“The first chapter sells the book. And the last chapter sells the next book.” --Mickey Spillane
No other part of the crime novels I read disappoints me as often as the ending. No other part of the books I write makes me crazy the way the ending does. You can have a great plot, wonderful characters, atmospheric setting, graceful writing, but if the ending is lame or over-the-top or seems grafted on from some other subgenre, that’s what readers will remember. If they hate the ending of your current book, they might not bother reading the next.
Does any other genre place such a heavy burden on the poor writers who are just trying to find a good way to wrap it all up? Both critics and readers complain about “formulaic” crime fiction, but at the end, the formula is what they want. They want a confrontation between villain and protagonist. The motive behind the crime must be explained, which often leads to ludicrous scenes in which a killer blathers on and on about his actions, while holding the protagonist’s life in his hands. Once the full confession is out, the hero or heroine calls on inner reserves of strength and ingenuity, good triumphs over evil, and the world is set right again. Never mind that this sort of thing almost never happens in real life. In crime fiction, it’s expected, and if the writer doesn’t deliver it, the majority of readers will feel cheated.
And it all has to be suspenseful, exciting, scary, even though the reader knows how it will turn out.
In trying to lend originality to the formulaic ending, some writers have gone in for ever-bigger and more spectacular concluding action. Reading these over-the-top endings, I’m never sure whether the writers were desperately reaching for something new to excite fans or simply trying to keep themselves from falling asleep out of sheer boredom with the formula.
When I was struggling recently with the ending of my own work in progress, I asked some writing friends, published and unpublished, what they want to read -- and write -- at the end of a crime novel. Most of them have the same complaint I do about weak or preposterous climaxes.
Sheila Connolly, aka Sarah Atwell, who has two mysteries coming out from Berkley Prime Crime next year, said, “I know more than one book that I’ve enjoyed thoroughly -- up until the end, when it read as though the writer had simply run out steam and wanted nothing more than to finish the bleeping story. I’ve also read too many where the killer came out of left field at the end. Readers want closure, but we also want it to be believable, not contrived.”
The ending must answer what Lori Lake, author of Snow Moon Rising, calls “The Big Question” -- the central conflict that drives the entire story. “Your opening promises something, and in order for your ending to work, you must fulfill that promise.”
Darlene Ryan, author of Saving Grace and Rules for Life, admits to enjoying climactic scenes where the protagonist is in physical danger -- although “I know it can get preposterous in long-running series.”
K.B. Inglee, on the other hand, doesn’t require that the protagonist be endangered, and if he or she is, “I have a tendency to skip over that part.” Still, she adds, “the wisdom is...gotta have a threat, even do damage to your protag.”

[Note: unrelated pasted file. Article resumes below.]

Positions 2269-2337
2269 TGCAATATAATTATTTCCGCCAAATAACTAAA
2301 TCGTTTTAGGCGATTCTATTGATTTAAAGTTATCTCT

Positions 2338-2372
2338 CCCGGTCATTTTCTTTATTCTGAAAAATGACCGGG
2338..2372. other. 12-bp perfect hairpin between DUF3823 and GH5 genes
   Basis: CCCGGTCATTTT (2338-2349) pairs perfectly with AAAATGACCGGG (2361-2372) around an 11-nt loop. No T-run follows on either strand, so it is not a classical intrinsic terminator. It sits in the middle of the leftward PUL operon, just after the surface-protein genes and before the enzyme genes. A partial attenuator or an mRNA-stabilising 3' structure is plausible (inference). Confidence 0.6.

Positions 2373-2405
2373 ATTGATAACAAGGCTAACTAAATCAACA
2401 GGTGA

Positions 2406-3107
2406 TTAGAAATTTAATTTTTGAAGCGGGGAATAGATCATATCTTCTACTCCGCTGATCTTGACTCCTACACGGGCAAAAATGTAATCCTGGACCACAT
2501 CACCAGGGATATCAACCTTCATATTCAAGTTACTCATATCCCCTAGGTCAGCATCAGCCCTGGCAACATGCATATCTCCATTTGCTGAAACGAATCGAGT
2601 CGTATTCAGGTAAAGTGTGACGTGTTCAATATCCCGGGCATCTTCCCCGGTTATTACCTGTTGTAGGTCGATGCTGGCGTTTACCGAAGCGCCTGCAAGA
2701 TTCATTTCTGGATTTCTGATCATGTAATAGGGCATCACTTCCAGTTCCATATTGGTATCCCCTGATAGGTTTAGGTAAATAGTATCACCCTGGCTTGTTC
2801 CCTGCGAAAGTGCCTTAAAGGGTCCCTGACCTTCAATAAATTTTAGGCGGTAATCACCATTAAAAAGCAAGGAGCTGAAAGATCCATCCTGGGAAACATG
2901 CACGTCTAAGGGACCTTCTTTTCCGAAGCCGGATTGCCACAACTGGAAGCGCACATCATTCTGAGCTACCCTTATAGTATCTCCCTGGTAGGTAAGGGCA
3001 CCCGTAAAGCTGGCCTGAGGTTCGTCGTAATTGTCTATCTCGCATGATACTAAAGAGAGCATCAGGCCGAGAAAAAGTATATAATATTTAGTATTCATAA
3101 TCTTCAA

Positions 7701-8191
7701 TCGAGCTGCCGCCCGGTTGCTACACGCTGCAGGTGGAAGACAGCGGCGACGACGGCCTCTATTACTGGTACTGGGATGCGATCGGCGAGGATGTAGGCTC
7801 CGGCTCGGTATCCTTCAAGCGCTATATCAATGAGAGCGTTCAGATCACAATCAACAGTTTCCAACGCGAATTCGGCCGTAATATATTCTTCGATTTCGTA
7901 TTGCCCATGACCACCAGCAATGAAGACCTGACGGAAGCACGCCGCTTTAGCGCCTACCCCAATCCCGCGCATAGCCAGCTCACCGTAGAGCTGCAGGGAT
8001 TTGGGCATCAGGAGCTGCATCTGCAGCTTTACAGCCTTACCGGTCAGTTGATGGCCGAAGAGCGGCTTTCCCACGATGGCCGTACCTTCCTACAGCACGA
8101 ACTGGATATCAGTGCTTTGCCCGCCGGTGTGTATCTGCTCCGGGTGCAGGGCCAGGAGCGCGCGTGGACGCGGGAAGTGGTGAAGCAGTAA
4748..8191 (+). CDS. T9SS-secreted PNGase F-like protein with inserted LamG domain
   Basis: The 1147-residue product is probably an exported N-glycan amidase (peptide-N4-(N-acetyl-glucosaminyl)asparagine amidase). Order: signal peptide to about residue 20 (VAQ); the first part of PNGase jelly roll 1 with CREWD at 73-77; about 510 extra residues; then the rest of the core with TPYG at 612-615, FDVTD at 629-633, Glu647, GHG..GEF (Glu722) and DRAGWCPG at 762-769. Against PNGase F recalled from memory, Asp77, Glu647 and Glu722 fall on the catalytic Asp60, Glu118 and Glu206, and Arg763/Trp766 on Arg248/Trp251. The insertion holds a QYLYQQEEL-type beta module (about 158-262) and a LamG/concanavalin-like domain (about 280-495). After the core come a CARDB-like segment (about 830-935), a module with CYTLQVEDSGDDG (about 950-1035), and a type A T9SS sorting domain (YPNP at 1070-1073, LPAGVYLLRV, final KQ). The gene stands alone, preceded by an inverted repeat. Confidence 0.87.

Nobody wants to return to the style of mystery writing that has the sleuth explaining everything in great detail at the end. “I hate endings where the detective explains what happened," says Leslie Budewitz of LawAndFiction.com. "I want to figure it out with the protagonist.”
What about epilogues that take the characters beyond the climax? “I usually stop reading once the murderer is uncovered,” K.B. says. But others want more. “After the killer is caught,” Leslie says, “I like a short chapter -- two to three pages -- that gives a bit of wrapup that shows me how the protagonist and the victims or other characters are doing in the next few hours or days.” Sheila has “mixed feelings” about epilogues but believes they can be “intellectually satisfying.” Janet Koch, however, loves them. “I typically enjoy epilogues tremendously, especially when I’ve grown to love the book. Feels like a little treat at the end, or maybe an extended goodbye.”
Not everyone in my mini-survey demanded that the villain be brought to justice. “Sometimes,” Jaye Stock said, “the villain can carry over to another book. Even if the villain is carried over, there [must] be a sense of completion and closure to the story -- a stopping place for the current work.”
Everyone agreed on these points:
The ending must be logical, flowing from the events of the story. It can’t depend on a previously unknown fact or character.
The ending must be appropriate in tone to the story as a whole. The writer can’t turn a cozy into a thriller in the final pages and expect readers to be happy.
The plot and the ending must be plausible. “It ruins the story for me,” Bobbie Gosnell said, “if my final thought on the book is, Give me a break.”
Oh, and one more thing: Modern crime novel protagonists, in contrast to Miss Marple, Poirot, and Holmes, must show “growth and change” by the end of every book. But that’s another topic.
What do you want in an ending? Do you care whether the protagonist is endangered? Do you mind if the villain gets away? How far can a writer go without making you throw the book against the wall in disgust?